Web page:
Check out the most unusual things created by 3D printer
3D printers are literally a dream come true; now we are able to print whatever our heart desires, and the best thing is that those things will not be one dimensional. 3D printers are perfect for tech savvy people and if you would like one then check out the best Amazon 3D printer deals at GetYourCouponCodes to get the best price possible! People are creating amazing things in the fields of medicine, art, music, everyday life and it seems that the 3D printer is literally a lifesaver. What do you think about these unusual things that were “born” from the 3D printer?
1 A working gun
Even though it looks more like a toy than a deadly weapon, the world’s first 3D-printed gun has gun control advocates as well as pro-gun rights enthusiasts concerned and excited. Last year, the radical libertarian and anarchist from the University of Texas’ Law school, Cody Wilson, announced plans for printing a gun. In that order, he established a non-profit organization called Defense Distributed, which was funded to fabricate the weapon and distribute the plans. Wilson and his team achieved their dream, successfully testing the “Liberator” on a Texas firing range. Except for a firing pin made from a metal nail, the gun is made from plastic pieces printed on an $8,000 Stratasys Dimension SST 3D printer. The gun successfully shot a 380 caliber bullet, but exploded when its creators tried to modify it to shoot a larger 5.7×28 rifle cartridge.
The world’s first 3D-printed violin is half technological wonder, half papier-mache project. Alex Davies was the man who used 3D printing to make a plastic form for the violin’s body, which he and his team then covered in newspaper and glue. A piece of cardboard made the neck and some picture-hanging wire served as strings. The creators used only twelve dollars to create it and it actually produced sound, although not so good.
3 Dead King’s face
After discovering the skeleton of long-lost King Richard III under a parking lot in Leicester, England, archaeologists turned over the skull measurements to facial reconstruction expert Caroline Wilkinson of the University of Dundee. Caroline Wilkinson and her colleagues sculpted computerized flesh to computerized bone and then 3D printed the resulting bust — a lifelike look at a man dead for more than 500 years. Creepy and awesome at the same time.
4 Bionic ear
To make the ear, the researchers printed the gel into an approximate ear shape and cultured the calf cells on that matrix to create something appropriately biological. An infusion of silver nanoparticles creates an “antenna” for picking up radio signals, which can then be transferred to the cochlea, the part of the ear that translates sound into brain signals. For now, the researchers don’t plan to use the bionic ear in real medicine. At least, not yet.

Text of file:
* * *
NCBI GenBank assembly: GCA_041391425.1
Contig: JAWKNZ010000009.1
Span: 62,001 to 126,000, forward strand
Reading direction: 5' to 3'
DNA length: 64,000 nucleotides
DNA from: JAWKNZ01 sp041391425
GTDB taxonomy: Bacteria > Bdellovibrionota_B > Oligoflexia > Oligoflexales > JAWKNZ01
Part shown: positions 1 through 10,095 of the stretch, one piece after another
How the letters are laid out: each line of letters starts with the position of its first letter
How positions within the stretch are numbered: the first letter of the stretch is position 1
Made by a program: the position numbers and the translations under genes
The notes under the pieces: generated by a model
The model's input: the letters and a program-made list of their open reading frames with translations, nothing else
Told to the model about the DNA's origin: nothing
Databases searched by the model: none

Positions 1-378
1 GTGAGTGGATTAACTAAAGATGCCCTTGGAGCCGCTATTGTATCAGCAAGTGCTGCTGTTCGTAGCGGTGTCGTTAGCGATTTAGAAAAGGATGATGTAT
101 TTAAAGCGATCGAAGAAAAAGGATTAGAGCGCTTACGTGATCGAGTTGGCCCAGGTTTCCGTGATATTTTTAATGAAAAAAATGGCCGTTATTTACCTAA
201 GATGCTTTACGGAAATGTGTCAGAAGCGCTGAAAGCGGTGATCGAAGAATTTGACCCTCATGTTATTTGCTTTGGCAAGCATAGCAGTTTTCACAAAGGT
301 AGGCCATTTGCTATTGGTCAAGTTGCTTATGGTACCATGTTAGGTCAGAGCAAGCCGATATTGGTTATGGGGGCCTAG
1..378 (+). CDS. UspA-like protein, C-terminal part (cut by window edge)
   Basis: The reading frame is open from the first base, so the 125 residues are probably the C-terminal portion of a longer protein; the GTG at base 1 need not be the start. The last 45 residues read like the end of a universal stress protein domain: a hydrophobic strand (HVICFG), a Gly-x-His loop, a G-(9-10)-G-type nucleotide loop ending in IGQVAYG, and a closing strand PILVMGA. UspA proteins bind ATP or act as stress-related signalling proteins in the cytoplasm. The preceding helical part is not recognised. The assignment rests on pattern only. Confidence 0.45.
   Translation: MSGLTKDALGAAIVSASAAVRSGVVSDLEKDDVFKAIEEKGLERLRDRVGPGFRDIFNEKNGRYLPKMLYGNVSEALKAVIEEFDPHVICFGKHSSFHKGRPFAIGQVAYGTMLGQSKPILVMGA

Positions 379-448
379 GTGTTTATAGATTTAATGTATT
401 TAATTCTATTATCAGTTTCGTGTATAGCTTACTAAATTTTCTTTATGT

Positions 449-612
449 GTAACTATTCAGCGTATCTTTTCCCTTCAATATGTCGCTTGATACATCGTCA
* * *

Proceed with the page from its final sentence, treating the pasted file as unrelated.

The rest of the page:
Japanese company Fasotec is the one that came up with this. The engineering firm can take magnetic resonance images (MRI) of a developing fetus in the womb and convert them into a 3D-printed paperweight of your fetus in white plastic. Fasotec’s main gig is creating 3D prints of scanned organs for doctors and medical students, so fetus keepsakes are something of a promotional sideline. Japanese moms can get theirs for about 100,000 yen (about $975), not including the cost of the MRI. Do you wonder who would want to have their fetus printed in 3D? Yes, we do too.
Not all 3D printers have to build their creations with plastic. The Sugar Lab, based in Los Angeles, uses sugar to create delicate and delicious 3D printed cake-toppers. At Cornell University, researchers are experimenting with creating shaped candies and 3D-printed cakes embedded with secret messages in different-colored batter. They even made an octopus out of corn dough. Okay, this changes everything and we are in love with this idea.
7 Egyptian Hairstyle
Ancient Egyptian women were often mummified wearing braids. The magic of 3D printing was used to recreate those wigs. Researchers at McGill University’s Redpath Museum revealed detailed facial reconstructions were created with a combination of computed tomography scanning and 3D printing. This is how the ancient Egyptian wigs looked like.